It is unknown how many eggs are transferred but it will be a large number to account for the high mortality rate of the young. Most larger seahorses transfer around 1000 eggs at a time but it is unlikely that such a large number is transferred by pygmies. After the birth there is no more parental care. The young, some of the smallest creatures on the reef, have a high mortality rate with less than 10 expected to grow to full size.
There are a few reasons they choose to breed this way. Most seahorse species are monogamous, meaning they pair for life. Pygmy seahorses may not be monogamous, however as mentioned earlier there are so few seahorses per gorgonian the choice is often made for them. During the pregnancy the female continues to visit the male and interact with him to enforce their bond. Whilst he is caring for the eggs, she is then free to regenerate her egg supply, ready for the next breeding time. This swapping of roles allows the Pygmy seahorses to breed twice as often as fish that have the female care for the eggs.
Another bonus for the male looking after the eggs is that there is no chance of another male sneaking in and fertilizing the female’s eggs. This behaviour is fairly common in the ocean so males do everything they can to make sure the young are his own.
Life on the reef.
Pygmy seahorses are only found on a gorgonian fan. They move along the arms, eating small crustaceans and zooplankton that drift past. Like other seahorses they do not have an intestinal system, they have a basic stomach but not much more than that. Due to this they need to be eating almost constantly. They eat using a method called pivot feeding, where they move their heads very quickly towards the prey and eat using a suction. This action is one of the fastest movements in the animal kingdom, ironically possess by one of the slowest swimmers in the animal kingdom.
The Bargibant’s pygmy seahorse is one of the largest species of pygmy seahorse at around 27mm long. Denise’s pygmy seahorse is slightly smaller at around 24mm whereas the Satomi’s pygmy seahorse, Hippocampus satomiae, is the smallest seahorse in the world at up to 14mm.
It is currently unknown what the conservation status of these critters is as we simply do not know enough about them. As more divers discover them we will be able to get a better idea about their numbers but in the meantime, assume they are rare and treat them with respect when they are encountered.
It took me so long to find my first Pygmy seahorse. Reminding me of one of those magic eye pictures, you can stare at a gorgonian for hours and still never see the seahorse right in front of your eyes. One of the local guides swam over and after 2 minutes was able to point it out to me, making me feel like a real plonker for not seeing it. The trick to spotting them is to look for their deep black eyes and the tails wrapped around the fan.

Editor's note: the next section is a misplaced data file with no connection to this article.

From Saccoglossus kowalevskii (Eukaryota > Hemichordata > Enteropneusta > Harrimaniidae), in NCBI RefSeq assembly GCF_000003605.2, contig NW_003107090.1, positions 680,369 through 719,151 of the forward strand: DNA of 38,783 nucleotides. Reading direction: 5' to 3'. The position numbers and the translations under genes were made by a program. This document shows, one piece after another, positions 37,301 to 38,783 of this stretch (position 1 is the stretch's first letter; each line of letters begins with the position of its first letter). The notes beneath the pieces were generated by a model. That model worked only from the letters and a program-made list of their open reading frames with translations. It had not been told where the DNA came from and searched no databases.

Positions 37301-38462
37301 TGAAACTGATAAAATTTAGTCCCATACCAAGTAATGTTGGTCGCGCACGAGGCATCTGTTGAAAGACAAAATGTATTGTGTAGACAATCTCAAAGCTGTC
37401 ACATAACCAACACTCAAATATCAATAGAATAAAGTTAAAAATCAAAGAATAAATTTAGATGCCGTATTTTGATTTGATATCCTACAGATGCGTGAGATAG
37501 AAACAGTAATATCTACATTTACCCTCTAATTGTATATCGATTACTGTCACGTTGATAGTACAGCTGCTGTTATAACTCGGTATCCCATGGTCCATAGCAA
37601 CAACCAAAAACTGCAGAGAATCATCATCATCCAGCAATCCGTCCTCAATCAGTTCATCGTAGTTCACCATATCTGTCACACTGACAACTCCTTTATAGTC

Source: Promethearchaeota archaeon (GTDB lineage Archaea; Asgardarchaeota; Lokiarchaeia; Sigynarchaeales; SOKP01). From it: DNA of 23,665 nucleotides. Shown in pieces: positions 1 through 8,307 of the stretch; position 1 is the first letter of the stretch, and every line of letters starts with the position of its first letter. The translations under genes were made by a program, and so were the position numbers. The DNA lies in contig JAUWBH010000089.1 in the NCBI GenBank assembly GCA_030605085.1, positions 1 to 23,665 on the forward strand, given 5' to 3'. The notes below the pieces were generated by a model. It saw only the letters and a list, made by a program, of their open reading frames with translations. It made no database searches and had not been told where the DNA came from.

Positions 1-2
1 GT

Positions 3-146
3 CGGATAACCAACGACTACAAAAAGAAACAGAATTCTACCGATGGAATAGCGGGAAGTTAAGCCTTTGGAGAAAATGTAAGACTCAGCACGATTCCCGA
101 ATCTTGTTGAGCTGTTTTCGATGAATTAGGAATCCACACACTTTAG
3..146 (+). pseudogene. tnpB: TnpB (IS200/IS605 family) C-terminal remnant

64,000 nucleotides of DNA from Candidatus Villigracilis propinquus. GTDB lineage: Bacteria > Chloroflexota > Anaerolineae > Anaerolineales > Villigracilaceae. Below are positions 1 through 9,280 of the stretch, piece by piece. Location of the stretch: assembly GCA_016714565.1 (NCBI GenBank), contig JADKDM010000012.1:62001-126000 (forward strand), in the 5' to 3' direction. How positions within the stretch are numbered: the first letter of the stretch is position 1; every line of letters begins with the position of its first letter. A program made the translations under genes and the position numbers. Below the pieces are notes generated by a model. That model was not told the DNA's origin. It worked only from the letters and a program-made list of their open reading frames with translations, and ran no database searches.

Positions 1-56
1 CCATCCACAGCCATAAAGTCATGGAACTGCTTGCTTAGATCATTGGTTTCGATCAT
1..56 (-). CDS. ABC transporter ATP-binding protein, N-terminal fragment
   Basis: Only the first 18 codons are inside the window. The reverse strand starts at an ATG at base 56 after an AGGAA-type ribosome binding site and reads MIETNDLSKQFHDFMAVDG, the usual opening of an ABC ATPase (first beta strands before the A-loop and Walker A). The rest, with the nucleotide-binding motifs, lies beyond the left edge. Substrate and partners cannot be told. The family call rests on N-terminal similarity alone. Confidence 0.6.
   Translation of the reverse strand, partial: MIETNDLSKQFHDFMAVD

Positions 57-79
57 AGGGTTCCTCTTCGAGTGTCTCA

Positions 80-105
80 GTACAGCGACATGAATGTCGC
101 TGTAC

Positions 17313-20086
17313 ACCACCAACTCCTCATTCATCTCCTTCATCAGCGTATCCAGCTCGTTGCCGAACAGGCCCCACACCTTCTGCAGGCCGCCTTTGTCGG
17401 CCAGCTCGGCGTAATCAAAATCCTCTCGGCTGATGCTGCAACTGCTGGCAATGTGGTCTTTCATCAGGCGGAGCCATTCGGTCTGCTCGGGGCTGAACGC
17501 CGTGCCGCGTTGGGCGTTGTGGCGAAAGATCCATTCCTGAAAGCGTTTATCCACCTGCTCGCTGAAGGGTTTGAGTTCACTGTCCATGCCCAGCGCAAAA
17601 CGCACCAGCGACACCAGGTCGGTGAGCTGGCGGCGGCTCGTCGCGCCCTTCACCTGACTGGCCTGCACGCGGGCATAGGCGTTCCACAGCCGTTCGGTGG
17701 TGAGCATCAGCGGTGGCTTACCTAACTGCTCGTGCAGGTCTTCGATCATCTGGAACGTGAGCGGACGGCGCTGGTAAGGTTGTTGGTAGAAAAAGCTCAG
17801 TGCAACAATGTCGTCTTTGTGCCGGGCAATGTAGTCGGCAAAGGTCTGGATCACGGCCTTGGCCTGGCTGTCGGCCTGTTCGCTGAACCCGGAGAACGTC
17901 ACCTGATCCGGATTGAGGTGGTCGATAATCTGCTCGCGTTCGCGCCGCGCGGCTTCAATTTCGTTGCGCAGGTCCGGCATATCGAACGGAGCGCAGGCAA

Some people shine a bright light at the fan to get them to move their heads, giving their position away. DO NOT DO THIS! Pygmy seahorses have very sensitive eyes and no eyelids so cannot protect themselves from this brightness. The same applies for photography. Take a bit longer getting the shot right and take one or two perfect images, rather than 1000 shots with strobes to get one good one. I have seen photographers flashing and flashing at Pygmy seahorses with a line of other photographers waiting to do the same. This stress can kill the creature so be a responsible diver and only take the photo once you’re absolutely ready to.
All of my encounters have been at depth, around 25m, so keep an eye on your bottom time and air consumption. My other advice would be to bring a magnifying glass with you. A 2cm seahorse on a 2m gorgonian will take a long time to find but it is worth it, there is no better feel good moment than being able to show a Pygmy seahorse to someone!
The bottom line.
The Pygmy seahorse can be found throughout the Far East. There are plenty of great resorts where you can see them such as Ambon and Lembeh but I had plenty of encounters on Malapascua in the Philippines. We had them at many of the dive sites there so don’t forget your macro lenses! It might take a while to spot but take the time, you won’t be disappointed. They never fail to make me grin like a joker when I find one, let them put a grin on your face as well!